Homeless Camp Site

We found people camped in the woods near a creek—an unexpected bucolic setting near Downtown—who despite living without running water, electricity, or a solid roof, did not consider themselves to be homeless. We met Mel, a friendly veteran who has been living in the same wooded area for more than 17 years. He described the serenity of the woods and the joy he experienced watching the sun rise through the trees. He said he had done “the homeless thing,” staying in shelters, and he was pretty happy where he was.

We also met Marcea, an older woman who lived on the streets in the Southside of town. For the past 13 years, rather than living in the woods hidden from view, she’s lived on the streets with her belongings in shopping carts. She is frequently moved by the police and was described as being very resistant to seeking services. Nonetheless, the HOPE Team continues to visit her, ensuring that she has a meal and knows that someone cares. Their hope is that someday Marcea will change her mind and come in off the streets.

Homeless Camp Site

What does this mean for Downtown and Hemming Plaza in particular? The HOPE Team believes that a very small percentage of the folks you see hanging out in Hemming Plaza are actually homeless; rather, they have homes, but lack structure in their lives. Additionally, a significant proportion of the chronically homeless have mental health and/or substance abuse issues, even though they may not meet the criteria for involuntary commitment, or being “Baker Acted.”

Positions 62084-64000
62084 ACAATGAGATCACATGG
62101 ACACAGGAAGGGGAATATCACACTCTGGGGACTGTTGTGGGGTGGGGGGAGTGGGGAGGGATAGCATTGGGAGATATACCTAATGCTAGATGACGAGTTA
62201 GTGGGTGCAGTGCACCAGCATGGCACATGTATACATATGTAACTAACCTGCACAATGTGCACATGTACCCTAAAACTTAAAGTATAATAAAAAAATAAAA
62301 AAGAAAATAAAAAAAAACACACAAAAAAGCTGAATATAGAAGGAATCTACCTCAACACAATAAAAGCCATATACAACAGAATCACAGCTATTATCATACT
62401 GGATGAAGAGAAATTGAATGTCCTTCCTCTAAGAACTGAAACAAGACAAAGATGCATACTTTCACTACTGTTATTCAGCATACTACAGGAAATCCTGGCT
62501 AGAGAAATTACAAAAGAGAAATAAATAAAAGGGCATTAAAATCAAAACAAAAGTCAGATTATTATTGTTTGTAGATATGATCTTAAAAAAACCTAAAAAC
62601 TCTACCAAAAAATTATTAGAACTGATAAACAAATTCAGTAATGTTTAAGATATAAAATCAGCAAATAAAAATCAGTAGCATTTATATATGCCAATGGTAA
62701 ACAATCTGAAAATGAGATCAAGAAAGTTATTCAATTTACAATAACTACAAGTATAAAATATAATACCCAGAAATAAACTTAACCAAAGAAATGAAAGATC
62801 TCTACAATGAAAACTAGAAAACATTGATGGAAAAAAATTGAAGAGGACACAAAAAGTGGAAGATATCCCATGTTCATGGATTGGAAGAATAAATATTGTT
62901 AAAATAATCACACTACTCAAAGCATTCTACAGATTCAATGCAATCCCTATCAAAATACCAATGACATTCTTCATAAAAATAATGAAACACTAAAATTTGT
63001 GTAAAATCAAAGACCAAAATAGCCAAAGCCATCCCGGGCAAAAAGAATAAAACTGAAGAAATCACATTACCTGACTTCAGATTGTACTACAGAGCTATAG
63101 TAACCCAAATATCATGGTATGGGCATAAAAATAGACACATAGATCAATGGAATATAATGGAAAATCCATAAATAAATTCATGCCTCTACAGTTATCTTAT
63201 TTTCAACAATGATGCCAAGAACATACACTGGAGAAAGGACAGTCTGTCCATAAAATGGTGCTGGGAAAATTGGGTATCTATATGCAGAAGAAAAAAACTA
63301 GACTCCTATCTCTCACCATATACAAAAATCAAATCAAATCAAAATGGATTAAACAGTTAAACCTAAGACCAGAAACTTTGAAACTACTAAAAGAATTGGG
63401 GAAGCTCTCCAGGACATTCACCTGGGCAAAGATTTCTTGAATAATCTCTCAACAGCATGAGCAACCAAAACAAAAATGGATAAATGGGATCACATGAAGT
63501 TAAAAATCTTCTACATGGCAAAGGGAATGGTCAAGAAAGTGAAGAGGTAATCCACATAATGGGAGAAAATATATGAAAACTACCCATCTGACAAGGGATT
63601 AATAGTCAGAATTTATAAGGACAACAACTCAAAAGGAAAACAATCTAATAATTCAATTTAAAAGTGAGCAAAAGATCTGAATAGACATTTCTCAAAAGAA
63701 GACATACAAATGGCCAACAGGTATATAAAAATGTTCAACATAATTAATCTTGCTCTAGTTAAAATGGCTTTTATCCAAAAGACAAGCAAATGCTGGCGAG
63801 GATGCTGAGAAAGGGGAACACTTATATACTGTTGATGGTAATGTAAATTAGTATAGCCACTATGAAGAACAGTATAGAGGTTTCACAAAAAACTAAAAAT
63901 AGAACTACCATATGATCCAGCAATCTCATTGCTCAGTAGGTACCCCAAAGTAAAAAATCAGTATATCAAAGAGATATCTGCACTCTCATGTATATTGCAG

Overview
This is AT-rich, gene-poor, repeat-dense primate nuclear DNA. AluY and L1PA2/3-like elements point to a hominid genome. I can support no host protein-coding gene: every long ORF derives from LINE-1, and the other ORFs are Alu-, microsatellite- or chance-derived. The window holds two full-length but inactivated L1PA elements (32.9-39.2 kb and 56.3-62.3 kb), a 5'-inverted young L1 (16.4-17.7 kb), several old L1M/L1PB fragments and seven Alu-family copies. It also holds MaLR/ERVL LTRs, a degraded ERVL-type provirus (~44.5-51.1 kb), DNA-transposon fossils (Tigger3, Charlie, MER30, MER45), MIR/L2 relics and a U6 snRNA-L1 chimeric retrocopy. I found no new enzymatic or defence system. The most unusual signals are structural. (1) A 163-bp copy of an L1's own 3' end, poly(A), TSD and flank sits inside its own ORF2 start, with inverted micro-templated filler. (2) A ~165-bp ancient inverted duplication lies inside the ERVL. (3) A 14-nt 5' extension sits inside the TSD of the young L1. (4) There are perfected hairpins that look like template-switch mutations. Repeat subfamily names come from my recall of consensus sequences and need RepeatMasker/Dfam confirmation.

There is a need for outreach to ensure that people can be connected to mental health and other services; however, it was pointed out that Florida ranks 49th in the amount of per capita funding for mental health services. There is no straightforward or easy solution for eliminating homelessness because there is no single cause of homelessness.

In the meantime, we have caring and persistent folks like those on the HOPE Team who keep up with the chronically homeless, build trust and provide basic needs in an effort to ultimately get people off the streets and out of the woods and back to being contributing members of society.

If you know someone who is living on the street and needs help immediately please call the HOPE team at (904) 568-8343.